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Q & A: Why does an electron have spin 1/2 ?

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Most recent answer: 02/13/2019
Pls tell me why is spin of an electron +1/2 or -1/2 and not something like +1 or -1?
- Tridib Banerjee (age 16)
Kolkata, West Bengal, India
Dear Tridib,   This is a very deep and fundamental question.  The Nobel Prize winning physicist Richard Feynman was once asked for a simple answer to this question (actually it was for a related phenomenon, the spin-statistics relationship, why spin 1/2 particles are fermions). He came back the next day and said "I can't do it.  That means we don't really understand it".   All we can say that by performing experiments we can  measure its spin, and that it is 1/2 h-bar.
See, for example:   .


If you go on in physics, after you've learned some special relativity and quantum mechanics, you should get to learn the spin-statistics theorem, which at least tells  why particles have either half integer or full integer spin, and why the former are fermions and the latter are bosons. What it doesn't say anything about is why any of those spin 1/2 particles should actually exist or why one of them should have the mass and charge of an electron.  Mike W.

(published on 05/14/2009)

Follow-Up #1: why is electron spin 1/2?

i want know why spin is 1/2 for electron? plz tell me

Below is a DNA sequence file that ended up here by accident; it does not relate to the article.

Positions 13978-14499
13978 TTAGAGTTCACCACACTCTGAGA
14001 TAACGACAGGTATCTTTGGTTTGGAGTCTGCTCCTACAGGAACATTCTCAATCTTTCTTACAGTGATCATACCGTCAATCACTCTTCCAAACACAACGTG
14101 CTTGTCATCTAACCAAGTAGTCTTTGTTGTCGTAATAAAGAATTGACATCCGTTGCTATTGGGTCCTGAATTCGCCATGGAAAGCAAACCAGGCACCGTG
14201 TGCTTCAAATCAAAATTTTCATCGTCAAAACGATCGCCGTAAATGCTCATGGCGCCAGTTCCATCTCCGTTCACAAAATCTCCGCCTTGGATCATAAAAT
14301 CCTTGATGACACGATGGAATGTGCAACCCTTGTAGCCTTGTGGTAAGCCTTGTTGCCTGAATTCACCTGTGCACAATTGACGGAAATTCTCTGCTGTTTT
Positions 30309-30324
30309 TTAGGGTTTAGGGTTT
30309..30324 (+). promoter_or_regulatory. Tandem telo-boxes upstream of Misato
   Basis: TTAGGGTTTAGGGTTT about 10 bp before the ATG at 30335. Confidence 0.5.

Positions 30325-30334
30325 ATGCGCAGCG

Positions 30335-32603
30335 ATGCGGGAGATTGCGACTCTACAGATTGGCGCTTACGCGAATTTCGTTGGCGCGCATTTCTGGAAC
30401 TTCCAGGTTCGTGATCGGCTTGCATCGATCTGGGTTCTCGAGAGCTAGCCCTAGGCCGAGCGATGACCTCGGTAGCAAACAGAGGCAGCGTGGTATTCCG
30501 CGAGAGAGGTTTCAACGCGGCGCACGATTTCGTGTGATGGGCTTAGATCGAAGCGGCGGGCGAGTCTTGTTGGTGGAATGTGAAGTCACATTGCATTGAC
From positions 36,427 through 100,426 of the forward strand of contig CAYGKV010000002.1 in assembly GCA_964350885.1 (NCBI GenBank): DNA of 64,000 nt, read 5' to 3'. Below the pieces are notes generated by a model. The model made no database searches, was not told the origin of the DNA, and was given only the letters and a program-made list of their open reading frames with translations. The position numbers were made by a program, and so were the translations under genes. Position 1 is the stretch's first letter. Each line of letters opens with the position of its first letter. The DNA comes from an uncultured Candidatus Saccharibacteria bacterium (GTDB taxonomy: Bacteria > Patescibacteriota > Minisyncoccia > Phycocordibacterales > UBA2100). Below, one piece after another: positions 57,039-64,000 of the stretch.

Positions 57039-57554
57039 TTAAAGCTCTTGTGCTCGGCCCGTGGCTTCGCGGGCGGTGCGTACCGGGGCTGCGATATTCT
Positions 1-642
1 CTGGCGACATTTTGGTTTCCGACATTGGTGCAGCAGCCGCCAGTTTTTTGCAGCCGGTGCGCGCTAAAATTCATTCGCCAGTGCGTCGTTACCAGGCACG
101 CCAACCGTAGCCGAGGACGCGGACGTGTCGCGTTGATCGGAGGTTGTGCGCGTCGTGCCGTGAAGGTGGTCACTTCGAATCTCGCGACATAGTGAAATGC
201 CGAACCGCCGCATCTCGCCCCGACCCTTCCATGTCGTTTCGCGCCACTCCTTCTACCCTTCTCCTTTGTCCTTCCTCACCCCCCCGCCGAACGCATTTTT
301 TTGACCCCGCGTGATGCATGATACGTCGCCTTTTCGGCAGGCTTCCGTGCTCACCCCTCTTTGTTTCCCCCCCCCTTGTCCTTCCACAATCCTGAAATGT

- arul josheph (age 18)
I assume this question isn't about why we give the name "electron" to a particular spin-1/2 particle. Perhaps you're asking why there's a particular set of properties: unit charge, spin-1/2, a rest mass of around 500 keV, etc. that happen to go together as a packet. So far as I know, the current state of theory doesn't account for much of that. The "Standard Model" puts many of these features in by hand.

What is known is why particles have to have either integer or half-integer spin, and why the former must be bosons and the latter must be fermions. We've discussed that a bit in answers on spin-statistics.

This probably doesn't answer your question, so please follow up if you can specify more what you are after.

Mike W.

(published on 10/03/2011)

Follow-Up #2: half-integer spin rotation

When particles have spins that aren't whole, I read you only have to spin them that much to see the same side, so an electron you only spin it a half a rotation and you see the other side. What causes this? Or was the book wrong? This property is confusing me a lot, and seems impossible to me.
- Jack Gifford (age 12)
Hanover, Maryland, The USA
Wow, what was the name of that book? It sounds as if it got things seriously confused.

Elementary particles, such as spin-1/2 electrons, don't even have "sides" in any normal sense of the word. What changes as you rotate a particle like that is something more abstract, its quantum phase, a complex number that rotates in the complex plane. Sorry if those are unfamiliar concepts, I just can't think of some other way to describe it.

Anyway, here's the part that's really opposite to what you got from that book. A particle with a whole-number (integer) spin comes back to the same state after rotating around once. A particle with half-integer spin comes back to minus its starting state after a whole rotation. It has to rotate twice to get back to the starting state.

Mike W.

(published on 12/22/2011)

Follow-Up #3: rotating two electrons

Alright, I am beginning to understand why you need to rotate an electron twice to see the same side again, however, if you had 2 electrons, and rotated them against each other, such as 2 gears would, would this affect the spin? Would it prevent the spin from being "weird"?
- Jack G. (age 12)
Hanover, Maryland, USA
There's really no "sides" to an electron, but I'll move on to your next question, which gets at something quite important.